Sales pop as Coke refreshes strategy by hYjZu9vz


									Sales pop as Coke refreshes strategy
By RONNIE CROCKER, October 30, 2011

Those six-packs of Dasani water didn't wind up under the banana display by accident. Fifty-nine percent of grocery
shoppers visit the produce section, where the sheathed yellow fruit is the most popular item, and health-conscious
consumers might be tempted by Dasani's eco-friendly bottles.

Similarly, those 2-liters of Coca-Cola were set out by the precooked chicken to suggest to Mom or Dad they might
want to take one home for a family meal.

And that Coke Zero by the beer cooler? That targets your designated driver.

A year after a corporate restructuring, the Coca-Cola Co., owner of these and more than 500 other beverage brands,
has sharpened its sales and marketing efforts in a drive that executives say is making their business more
competitive despite a lingering economic funk and rising commodity costs.

Earlier this month, the Atlanta-based company announced an 8 percent increase in third-quarter profit, to $2.2
billion worldwide, and 15 percent growth year-to-date. Specifically in North America, its largest market, Coca-Cola
boosted sales of its still and sparkling beverages even as it raised prices to retailers by 3 percent.

The performance exceeded Wall Street expectations.

Retailers' needs

Meeting with analysts and reporters last month in Houston, executives repeatedly credited the integration in 2010 of
the North American bottling and distribution operations of Coca-Cola Enterprises with eliminating redundancies in
sales forces and enabling the company to work more efficiently with retailers in coordinating sales of multiple
brands and package sizes.

For example, some accounts previously would have been called on by one representative for fountain drinks and
another for cans or bottles; juice or water sales might be handled by someone else still, and all may have been more
concerned with their individual performance than with meeting retailers' actual needs.

Now, with a single person handling each account, the two sides can determine optimal supply and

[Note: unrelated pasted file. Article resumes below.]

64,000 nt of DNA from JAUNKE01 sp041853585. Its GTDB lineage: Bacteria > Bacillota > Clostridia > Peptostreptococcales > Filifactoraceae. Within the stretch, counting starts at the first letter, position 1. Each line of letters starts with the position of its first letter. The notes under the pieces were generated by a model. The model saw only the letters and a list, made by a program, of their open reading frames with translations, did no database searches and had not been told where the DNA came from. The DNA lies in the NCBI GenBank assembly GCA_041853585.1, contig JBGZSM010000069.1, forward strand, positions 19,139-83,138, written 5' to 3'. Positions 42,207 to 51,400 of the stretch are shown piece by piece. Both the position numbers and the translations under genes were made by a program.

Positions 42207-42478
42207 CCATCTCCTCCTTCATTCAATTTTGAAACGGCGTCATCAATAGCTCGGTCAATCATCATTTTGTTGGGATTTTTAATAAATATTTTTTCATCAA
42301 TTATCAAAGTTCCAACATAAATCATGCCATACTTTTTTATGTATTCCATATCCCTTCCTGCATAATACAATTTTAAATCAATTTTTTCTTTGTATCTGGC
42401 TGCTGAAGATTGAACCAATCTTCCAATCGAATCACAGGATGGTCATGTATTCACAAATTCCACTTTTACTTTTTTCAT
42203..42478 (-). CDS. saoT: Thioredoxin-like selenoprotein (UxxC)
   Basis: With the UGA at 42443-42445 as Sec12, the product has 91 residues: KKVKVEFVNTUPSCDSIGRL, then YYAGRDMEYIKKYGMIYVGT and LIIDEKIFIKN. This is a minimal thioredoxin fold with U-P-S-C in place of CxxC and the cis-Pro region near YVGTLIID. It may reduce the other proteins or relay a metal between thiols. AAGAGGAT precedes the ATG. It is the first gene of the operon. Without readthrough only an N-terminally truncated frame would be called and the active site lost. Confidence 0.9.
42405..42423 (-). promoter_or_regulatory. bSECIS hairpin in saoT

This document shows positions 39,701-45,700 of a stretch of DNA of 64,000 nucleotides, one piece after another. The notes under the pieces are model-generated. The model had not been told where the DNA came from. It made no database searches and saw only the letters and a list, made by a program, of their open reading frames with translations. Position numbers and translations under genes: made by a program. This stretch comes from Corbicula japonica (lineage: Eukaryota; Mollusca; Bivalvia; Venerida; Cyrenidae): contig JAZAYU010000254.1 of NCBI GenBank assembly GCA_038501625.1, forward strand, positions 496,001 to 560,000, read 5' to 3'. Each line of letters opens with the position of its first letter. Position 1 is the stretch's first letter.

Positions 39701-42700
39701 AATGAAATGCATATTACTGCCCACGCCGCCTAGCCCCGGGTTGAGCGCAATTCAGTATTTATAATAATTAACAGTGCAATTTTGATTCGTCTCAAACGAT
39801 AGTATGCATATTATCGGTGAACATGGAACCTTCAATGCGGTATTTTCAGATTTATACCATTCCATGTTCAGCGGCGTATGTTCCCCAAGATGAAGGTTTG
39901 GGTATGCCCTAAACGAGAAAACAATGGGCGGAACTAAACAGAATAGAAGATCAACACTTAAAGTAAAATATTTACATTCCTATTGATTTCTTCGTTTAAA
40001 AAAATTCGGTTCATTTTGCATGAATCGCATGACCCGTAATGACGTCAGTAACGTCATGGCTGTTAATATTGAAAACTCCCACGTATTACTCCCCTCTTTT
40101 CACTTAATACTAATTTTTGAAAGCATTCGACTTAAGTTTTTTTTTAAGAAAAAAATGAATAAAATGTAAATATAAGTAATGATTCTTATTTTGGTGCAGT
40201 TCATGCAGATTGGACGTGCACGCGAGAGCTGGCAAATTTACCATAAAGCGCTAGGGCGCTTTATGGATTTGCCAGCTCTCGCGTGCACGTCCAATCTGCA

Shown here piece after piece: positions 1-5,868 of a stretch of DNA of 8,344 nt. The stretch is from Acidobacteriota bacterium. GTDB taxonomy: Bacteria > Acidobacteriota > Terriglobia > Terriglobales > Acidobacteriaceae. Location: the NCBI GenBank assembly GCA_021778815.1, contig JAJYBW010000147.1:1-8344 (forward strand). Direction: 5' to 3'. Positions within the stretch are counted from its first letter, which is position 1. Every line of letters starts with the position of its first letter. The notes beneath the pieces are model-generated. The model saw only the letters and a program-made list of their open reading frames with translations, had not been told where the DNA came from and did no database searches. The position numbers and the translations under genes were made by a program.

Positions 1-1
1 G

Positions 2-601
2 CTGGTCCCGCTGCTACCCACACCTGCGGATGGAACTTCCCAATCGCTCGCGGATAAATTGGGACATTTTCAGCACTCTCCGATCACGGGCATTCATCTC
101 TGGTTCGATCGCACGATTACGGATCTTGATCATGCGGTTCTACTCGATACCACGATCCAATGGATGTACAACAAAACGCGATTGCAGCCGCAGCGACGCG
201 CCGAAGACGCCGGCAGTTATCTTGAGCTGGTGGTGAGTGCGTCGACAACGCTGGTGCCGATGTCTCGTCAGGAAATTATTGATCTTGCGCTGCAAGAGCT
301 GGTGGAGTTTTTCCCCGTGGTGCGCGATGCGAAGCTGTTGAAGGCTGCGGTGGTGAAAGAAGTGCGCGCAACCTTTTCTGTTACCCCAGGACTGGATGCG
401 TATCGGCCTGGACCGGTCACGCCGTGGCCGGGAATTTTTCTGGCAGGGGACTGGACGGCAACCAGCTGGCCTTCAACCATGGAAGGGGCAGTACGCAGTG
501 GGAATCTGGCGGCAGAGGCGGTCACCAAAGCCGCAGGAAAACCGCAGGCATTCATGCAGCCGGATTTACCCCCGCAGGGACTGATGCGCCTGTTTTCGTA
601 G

brainstorm promotions.

"For every occasion," said Rick Kehr, a Houston-based vice president, "we have the right brand in the right package
at the right price point."

'Points of inspiration'

Mel Landis, chief retail sales officer for what is now Coca-Cola Refreshments, told the gathering in Houston that the
company strives to be its retail clients' "most valuable partner," in part by "leveraging one Coca-Cola voice."

He called that a "critical, critical change" - and the same message was repeated at all levels, from the executives
taking the podium to the young account representatives who led tours of the outlets they service.

Anyone who thinks that after 125 years Coke products simply sell themselves should note how strategically the
beverages have moved beyond the soft-drink aisle.
CVS might have 7.5-ounce "slim cans" of Diet Coke near women's makeup, for example, while La Michoacana
might line the bottom of its oft-visited meat counter with family-sized bottles of Coke. And convenience stores have
joined restaurants in advertising discounts for combo-meal purchases.

The company calls these "points of inspiration." While the concept behind them isn't particularly novel - it's the
same reason stores stock chocolate syrup in the ice cream aisle - Coca-Cola has fine-tuned the approach and raised
its priority level.

This vision may come from the boardroom, but success depends on a sales force speaking a rigidly
consistent message.


During a tour of several retail outlets in the Houston market, enthusiastic account reps armed with portable
electronic devices and real-time sales data repeated the company's talking points and boasted of the results:

A Kroger had 58 "opportunities" for customers, from a football-themed display near the entrance - 60 percent of all
shopping trips take less than 20 minutes, after all - to the fuel pumps in the parking lot. That compared with around
10 such inspiration points two years earlier. Account executive Bryan Hardy said Coca-Cola has a 52 percent share
of beverage sales in the store.

A Family Dollar showed double-digit sales growth, said district sales manager Kali Isaac. That included an 80
percent jolt in the 12- to 20-ounce bottles and cans packaged for "immediate consumption" that make up nearly a
quarter of sales in the store.

Sales were up, too, at a La Michoacana boasting 23 points of inspiration. Account manager Matthew Flores pointed
out that many of them involve 2-liter bottles intended for large family purchases or 20-packs of cans that
construction workers can take to job sites.

'Pretty fierce'

Dave Novosel, senior analyst at Gimme Credit, which provides research on corporate bonds, agreed that the
challenges are daunting in an industry that is no longer defined as Coke vs. Pepsi. Think not just of sodas, but all the
waters, teas, juices and energy drinks on the market.

"The competition is actually pretty fierce for the overall beverage dollar," said Novosel. "... It requires a lot of
marketing and promotional support."

The gains from those efforts, in turn, have to be balanced against how much they cost.

Further complicating things this year, the analyst said, the prices Coca-Cola pays for ingredients have risen more
steeply than expected.

Still and all, Novosel called the company's earnings "very impressive."

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